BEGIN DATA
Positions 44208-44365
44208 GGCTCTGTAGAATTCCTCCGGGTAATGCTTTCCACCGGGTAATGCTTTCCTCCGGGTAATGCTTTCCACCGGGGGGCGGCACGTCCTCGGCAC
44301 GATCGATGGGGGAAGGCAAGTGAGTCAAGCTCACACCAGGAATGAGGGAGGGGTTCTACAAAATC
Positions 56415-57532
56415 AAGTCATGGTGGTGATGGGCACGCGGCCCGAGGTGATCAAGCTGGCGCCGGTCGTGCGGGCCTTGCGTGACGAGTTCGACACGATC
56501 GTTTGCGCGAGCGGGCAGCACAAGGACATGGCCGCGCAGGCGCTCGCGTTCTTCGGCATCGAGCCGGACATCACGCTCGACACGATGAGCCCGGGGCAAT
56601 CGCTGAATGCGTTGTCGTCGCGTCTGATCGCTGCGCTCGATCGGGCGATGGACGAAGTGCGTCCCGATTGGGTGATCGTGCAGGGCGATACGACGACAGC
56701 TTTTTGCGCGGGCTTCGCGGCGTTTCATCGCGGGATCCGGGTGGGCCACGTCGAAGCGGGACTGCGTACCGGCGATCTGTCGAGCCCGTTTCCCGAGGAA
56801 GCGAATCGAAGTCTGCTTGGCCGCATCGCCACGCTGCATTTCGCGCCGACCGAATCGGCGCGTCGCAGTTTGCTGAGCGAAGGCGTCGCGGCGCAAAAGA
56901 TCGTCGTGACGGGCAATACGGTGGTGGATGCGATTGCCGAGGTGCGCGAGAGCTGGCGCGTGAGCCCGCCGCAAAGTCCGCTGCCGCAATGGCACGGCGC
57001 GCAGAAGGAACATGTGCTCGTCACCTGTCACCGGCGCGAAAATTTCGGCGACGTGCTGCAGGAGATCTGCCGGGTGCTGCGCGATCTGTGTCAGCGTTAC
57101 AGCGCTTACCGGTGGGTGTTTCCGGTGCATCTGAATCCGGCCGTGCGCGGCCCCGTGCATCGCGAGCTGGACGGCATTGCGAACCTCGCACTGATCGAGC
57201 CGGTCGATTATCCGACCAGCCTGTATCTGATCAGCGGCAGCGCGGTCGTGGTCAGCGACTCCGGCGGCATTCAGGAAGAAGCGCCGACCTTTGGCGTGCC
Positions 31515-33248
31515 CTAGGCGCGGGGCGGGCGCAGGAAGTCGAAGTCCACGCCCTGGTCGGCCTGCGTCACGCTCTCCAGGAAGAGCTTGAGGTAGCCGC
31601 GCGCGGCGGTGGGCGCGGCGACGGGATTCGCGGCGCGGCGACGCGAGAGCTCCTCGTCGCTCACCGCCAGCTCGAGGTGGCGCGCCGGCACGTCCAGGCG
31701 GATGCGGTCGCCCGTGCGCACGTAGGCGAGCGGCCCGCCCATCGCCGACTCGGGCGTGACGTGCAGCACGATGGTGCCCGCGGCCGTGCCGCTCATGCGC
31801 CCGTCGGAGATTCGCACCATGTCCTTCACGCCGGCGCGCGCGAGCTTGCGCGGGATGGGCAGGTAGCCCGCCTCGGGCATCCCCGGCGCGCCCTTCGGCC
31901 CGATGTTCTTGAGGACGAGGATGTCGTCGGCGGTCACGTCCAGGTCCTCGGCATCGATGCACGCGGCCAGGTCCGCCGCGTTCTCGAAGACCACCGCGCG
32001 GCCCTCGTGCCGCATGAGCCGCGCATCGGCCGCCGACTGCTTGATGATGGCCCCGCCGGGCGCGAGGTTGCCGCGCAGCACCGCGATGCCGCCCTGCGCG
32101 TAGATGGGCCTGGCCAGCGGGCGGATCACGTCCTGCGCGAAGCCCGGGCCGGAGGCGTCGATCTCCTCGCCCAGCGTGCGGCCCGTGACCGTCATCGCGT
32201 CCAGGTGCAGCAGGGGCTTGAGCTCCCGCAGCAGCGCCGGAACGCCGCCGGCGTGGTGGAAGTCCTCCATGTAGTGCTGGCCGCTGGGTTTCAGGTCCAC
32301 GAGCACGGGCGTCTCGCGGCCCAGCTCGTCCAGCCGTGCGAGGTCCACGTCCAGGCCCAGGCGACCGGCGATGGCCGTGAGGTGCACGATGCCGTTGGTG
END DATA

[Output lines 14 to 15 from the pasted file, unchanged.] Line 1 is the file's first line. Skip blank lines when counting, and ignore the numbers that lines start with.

Positions 31515-33248
31515 CTAGGCGCGGGGCGGGCGCAGGAAGTCGAAGTCCACGCCCTGGTCGGCCTGCGTCACGCTCTCCAGGAAGAGCTTGAGGTAGCCGC